In 1904 William Ramsay received the Nobel Prize in Chemistry for his work in the identification of different noble gases. Ramsay became one of the most important chemists of the last century: his discoveries brought new elements to the periodic table, such as helium and argon, and his radioactivity research consolidated a whole new field of study.
However, what matters to me about Ramsay is not his outstanding work in chemistry, but his favorite hobby. From a young age, the Scotsman toured different deserts of Europe and Asia in search of archaeological sites. He had a special eagerness: to find in some area of Asia Minor physical evidence that allowed him to refute Luke’s biblical account.
Having studied in the famous historical schools of Germany in the mid-19th century, he learned that the New Testament was a religious treatise written in the mid-200s. C., and not a historical document written in the first century. I was convinced of that teaching. But I wanted proof.
Then, in 1883, he decided to travel to Ephesus, one of the 12 Ionian cities on the banks of the Aegean Sea, in Turkey. That year he made numerous explorations, until one day a marble cylinder with Greek inscriptions was found. When they translated the message carved into the rock they realized several things. hat it dated from the first century and that it was a song. The oldest complete song discovered so far. Ramsay, who 20 years later would win the Nobel Prize in Chemistry for discovering elements, had also discovered the genesis of musical composition.
Was the theme of that letter a war song? Were those letters a praise to the gods or to the emperors? No. William Ramsay found the first love song buried under Ionian catacombs. Words that rose from the center of the earth to pierce the desert in proud spirals, making strident pranks, dotted by warm modulations of crying that were like the beating of a heart:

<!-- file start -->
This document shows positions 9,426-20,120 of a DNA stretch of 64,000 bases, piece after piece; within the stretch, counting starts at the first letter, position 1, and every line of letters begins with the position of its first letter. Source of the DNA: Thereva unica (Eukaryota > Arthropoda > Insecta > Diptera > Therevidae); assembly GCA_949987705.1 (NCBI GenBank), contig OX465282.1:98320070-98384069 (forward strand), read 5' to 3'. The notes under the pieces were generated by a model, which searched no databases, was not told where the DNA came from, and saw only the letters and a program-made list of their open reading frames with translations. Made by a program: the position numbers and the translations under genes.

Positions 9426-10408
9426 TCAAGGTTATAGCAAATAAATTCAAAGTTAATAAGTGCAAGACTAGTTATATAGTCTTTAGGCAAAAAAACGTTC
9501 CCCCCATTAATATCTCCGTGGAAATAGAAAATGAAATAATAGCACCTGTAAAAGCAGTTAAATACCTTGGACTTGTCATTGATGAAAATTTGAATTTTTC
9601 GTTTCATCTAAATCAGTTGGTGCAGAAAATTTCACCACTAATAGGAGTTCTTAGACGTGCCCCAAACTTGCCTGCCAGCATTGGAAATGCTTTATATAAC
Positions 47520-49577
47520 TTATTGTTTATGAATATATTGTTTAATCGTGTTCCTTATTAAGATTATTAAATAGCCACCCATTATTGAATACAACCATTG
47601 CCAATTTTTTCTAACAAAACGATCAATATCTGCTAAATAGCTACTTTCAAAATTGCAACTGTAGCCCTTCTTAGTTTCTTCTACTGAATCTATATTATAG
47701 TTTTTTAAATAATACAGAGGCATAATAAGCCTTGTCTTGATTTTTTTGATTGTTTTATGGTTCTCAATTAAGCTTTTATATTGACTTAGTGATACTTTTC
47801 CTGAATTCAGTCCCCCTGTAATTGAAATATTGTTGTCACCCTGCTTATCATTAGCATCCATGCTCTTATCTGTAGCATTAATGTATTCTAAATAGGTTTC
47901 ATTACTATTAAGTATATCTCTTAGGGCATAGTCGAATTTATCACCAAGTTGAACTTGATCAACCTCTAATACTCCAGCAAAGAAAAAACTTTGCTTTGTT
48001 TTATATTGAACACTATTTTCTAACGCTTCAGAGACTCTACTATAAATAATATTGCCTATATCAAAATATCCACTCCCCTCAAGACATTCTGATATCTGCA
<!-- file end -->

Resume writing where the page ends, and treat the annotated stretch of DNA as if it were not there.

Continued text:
It is one of the stanzas of the song that Sicilo wrote to his wife Euterpe after his death. Love travels in everything that touches the spirit and death is the principle of creation, even if we think otherwise.
The Epitaph of Sicilo, as they named the piece, is a temple of the heart. That rock is the chest of a man who has lost his beloved. It is written to know where it is and a song to know where the heart is. The heart of Sícilo, like that of Euterpe, became marble.
The epitaph was preserved in a museum in Izmir until it was lost during the holocaust of Asia Minor, between 1919 and 1922, after the destruction of the city. “A city in ruins buries a heart in love.”
Years later, in the same place where the ruins were home, they found the base with the last line of the erased text, held by a village woman who used it to support a pot. No destination would have been more appropriate than that: flowers on a farewell song.
This is not the story of a chemistry nobel. Nor of an archaeological discovery. Those letters, which came together and formed a proclamation against death, have only the texture of time left, which is that of eternity. All these words do not speak of cycle and Euterpe, but of the weather, the panic, the fragility, the end and the beginning of everything, the deep malaise and the love for life.
Do you want to hear the “Epitaph of Sycil”, interpreted in Greek by a man and a woman? Want to know how sound became music? Welcome to “Master Class”, a space where we will talk about music and history, but especially about time. This text is a companion to the new podcast of HJCK Radio.